Prince Sixtus of Bourbon-Parma (1886-1934) and his brother Prince Xavier of Bourbon-Parma (1889-1977) were actual historical figures who were involved in attempting to get Austria-Hungary to drop out of the war separate from its allies of the Central Powers, similar to how they are depicted here. The soon to be introduced Empress Zita of Bourbon-Parma (1892-1989) was their sister and the last monarch of Austria-Hungary, wife of Emperor Karl I. The House of Bourbon-Parma is a branch of the Spanish royal family.


The exterior of the military headquarters where Indy meets Sixtus and Xavier was shot at Dobris Castle in Dobris, Czech Republic.


As seen here, Emperor Karl I of Austria (1867-1922), hoped to negotiate a separate peace with the Allies and break off from the Central Powers.


Sixtus remarks that an Allied peace treaty with Austria will "pull the rug right out from under the Kaiser." Kaiser Wilhelm II (1859-1941) was the ruler of Germany at the time.


The shot of the train station at 6:01 on the DVD was filmed at Prague-Masaryk Railway Station in Prague, Czech Republic. According to the novelization, the station is meant to be the Gare de Lyon.


The mountain in the background to left of screen as the train crosses a bridge appears to the Matterhorn, an iconic mountain in the Alps on the border of Switzerland and Italy.


On the train, Xavier remarks to Indy, "You know, the skiing in Gstaad is extraordinary at this time of year." Gstaad is a major ski resort town in Switzerland, about 20 miles north of the Matterhorn.


As the conversation continues, Sixtus mentions the Duke and Duchess of Rochester. As far as I can find, there are no actual titles such as "Duke and Duchess of Rochester."


When Xavier defends his and his brother's "frivolity" to Indy, he assures him they are committed to ending the horror of the war, and Indy retorts that he's seen the horrors, in Flanders, Verdun, and the Congo. Indy's time in Flanders was mentioned in "Trenches of Hell" and he was at Verdun in "Demons of Deception" and the Congo in "Trek of Doom" and "Oganga, The Giver and Taker of Life".


At the Austrian checkpoint, Sixtus is stopped and a checkpoint agent asks, "Are these your papers, mein Herr?" Mein Herr is German for "sir'.


When it briefly looks as if they've lost Sixtus to the Austrian secret police, Xavier laments, "Whatever shall I tell our sister? Whatever shall I tell our parents?" The parents of the brothers and sister were Robert I (1848–1907), the last Duke of Parma, and his second wife, daughter of King Miguel of Portugal, Infanta Maria Antonia (1862–1959).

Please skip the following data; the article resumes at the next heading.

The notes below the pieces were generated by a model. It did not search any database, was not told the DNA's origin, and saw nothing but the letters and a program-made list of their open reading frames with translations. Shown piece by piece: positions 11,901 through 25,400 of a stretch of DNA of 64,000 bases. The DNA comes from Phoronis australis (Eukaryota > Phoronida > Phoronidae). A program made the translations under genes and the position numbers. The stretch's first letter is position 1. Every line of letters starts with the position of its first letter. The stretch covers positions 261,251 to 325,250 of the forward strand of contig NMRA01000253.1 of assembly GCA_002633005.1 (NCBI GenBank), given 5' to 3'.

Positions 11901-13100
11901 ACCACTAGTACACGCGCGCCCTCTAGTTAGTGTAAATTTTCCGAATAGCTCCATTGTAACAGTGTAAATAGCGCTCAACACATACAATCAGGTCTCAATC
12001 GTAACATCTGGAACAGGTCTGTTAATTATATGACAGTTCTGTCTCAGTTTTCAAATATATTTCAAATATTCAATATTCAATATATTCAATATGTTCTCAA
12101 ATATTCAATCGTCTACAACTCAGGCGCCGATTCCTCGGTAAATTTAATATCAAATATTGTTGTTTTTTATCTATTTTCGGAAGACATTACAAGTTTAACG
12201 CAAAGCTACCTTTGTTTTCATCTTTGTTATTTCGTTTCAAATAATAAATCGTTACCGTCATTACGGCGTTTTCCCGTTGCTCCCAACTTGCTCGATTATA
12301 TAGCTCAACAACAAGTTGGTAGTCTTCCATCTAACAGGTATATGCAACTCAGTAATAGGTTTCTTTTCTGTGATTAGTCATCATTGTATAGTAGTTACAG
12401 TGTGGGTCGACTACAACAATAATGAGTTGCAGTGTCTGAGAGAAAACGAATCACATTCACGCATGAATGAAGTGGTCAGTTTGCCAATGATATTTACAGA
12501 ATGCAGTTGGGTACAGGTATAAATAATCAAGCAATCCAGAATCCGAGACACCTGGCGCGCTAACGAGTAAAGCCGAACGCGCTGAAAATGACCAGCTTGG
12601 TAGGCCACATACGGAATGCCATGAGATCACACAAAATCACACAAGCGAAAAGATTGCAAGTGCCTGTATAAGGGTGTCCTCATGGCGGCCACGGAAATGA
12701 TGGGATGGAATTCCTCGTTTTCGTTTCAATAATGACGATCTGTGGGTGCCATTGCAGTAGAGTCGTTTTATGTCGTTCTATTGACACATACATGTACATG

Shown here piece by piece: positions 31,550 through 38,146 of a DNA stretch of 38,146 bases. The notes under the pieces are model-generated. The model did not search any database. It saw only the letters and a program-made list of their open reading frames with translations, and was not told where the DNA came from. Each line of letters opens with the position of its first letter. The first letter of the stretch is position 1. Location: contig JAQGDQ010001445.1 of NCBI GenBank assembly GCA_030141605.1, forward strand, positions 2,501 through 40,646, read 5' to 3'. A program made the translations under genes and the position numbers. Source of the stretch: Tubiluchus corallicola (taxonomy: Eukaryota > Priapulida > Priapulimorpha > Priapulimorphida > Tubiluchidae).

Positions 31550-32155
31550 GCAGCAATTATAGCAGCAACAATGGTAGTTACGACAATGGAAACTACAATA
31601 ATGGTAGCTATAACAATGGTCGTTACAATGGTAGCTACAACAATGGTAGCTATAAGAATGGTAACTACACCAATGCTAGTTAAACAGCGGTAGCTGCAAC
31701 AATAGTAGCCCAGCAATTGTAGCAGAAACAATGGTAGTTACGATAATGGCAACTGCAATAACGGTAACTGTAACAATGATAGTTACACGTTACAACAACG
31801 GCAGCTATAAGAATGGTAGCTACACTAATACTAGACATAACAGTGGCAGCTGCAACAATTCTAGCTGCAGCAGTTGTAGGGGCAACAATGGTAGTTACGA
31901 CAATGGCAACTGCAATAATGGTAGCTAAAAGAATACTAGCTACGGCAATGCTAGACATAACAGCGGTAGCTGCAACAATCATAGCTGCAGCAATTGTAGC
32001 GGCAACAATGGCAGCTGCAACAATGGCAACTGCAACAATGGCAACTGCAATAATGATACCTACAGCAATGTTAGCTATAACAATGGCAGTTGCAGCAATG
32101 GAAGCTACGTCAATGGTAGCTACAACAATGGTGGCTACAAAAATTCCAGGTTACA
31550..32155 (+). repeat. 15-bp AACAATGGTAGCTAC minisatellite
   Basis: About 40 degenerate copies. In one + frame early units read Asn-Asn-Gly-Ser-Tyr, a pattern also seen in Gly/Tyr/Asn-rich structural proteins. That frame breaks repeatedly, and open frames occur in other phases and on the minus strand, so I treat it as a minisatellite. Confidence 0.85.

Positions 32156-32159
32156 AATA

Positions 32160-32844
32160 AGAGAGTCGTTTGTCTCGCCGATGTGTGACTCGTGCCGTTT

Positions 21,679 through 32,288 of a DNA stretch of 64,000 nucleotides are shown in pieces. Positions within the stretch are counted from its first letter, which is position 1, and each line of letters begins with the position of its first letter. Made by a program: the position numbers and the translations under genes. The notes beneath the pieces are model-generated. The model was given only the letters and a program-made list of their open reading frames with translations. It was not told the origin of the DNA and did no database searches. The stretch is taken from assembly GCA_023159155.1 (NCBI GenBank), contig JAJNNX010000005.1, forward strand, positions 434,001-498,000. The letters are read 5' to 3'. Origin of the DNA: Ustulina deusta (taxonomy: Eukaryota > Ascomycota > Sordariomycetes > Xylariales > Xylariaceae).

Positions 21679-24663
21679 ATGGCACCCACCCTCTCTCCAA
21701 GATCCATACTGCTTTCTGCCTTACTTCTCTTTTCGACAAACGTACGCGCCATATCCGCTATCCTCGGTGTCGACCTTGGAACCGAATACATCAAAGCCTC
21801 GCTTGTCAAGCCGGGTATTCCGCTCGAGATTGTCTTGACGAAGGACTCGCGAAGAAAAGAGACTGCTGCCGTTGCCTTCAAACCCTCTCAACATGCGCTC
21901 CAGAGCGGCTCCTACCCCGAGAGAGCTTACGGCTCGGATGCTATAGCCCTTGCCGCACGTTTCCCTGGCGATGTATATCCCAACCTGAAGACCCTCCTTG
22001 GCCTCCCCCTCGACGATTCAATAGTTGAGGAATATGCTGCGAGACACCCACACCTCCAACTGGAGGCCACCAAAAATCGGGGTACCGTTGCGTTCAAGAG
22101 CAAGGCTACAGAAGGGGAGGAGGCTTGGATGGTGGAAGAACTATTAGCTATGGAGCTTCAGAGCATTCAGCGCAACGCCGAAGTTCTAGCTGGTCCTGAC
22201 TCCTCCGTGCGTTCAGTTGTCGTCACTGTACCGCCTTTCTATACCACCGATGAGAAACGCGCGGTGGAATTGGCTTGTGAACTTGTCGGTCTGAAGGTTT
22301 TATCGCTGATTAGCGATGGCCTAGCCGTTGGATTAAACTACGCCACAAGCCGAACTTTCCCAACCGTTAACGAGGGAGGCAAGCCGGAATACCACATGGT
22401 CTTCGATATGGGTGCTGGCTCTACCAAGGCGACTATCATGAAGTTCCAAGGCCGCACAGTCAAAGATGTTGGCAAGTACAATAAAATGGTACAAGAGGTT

When Schultz enters the train cabin in use by Indy and the princes, she says, "Guten abend." This is German for "Good evening."


At 13:05 on the DVD, the shot of the train roaring down the tracks is flipped. The train is seen flipped again when it emerges from a tunnel at 14:36.


The train is engine 524 1110, one of several trains seen in The Young Indiana Chronicles that is housed at the Czech Railway Museum at Lužná, Czech Republic and seen in several episodes of the series. It is seen again at 38:31 on the DVD, in a flipped shot showing the engine numbers backwards.


At 14:17 on the DVD, the man in the train cabin Indy steps into is reading a Wiener Zeilung newspaper. Wiener Zeilung is German for "Vienna Newspaper." It is a real world newspaper in Austria, published since 1703.


    Indy and the princes debark the train at Amstetten. An inn called Gasthof Amstetten is seen here. Gasthof is a German term for "inn". This inn appears to be a fictitious one.

    The car seen parked in front of the inn is a 1927 Laurin & Klement-Škoda. It has license plate L915678. We later see that the vehicle has been left for the use of Indy and the princes for their trip into Vienna. In the novelization, they drive a Benz instead.


After Schultz has briefed him and the princes about where to meet their next contact, Frederick, Indy thanks her, calling her Frau Schultz. Frau is German for "Mrs."


At 17:33 on the DVD, the Wiener Riesenrad Ferris wheel at the Prater is seen in the background. These were also seen during Indy's previous visit to Vienna in "The Perils of Cupid".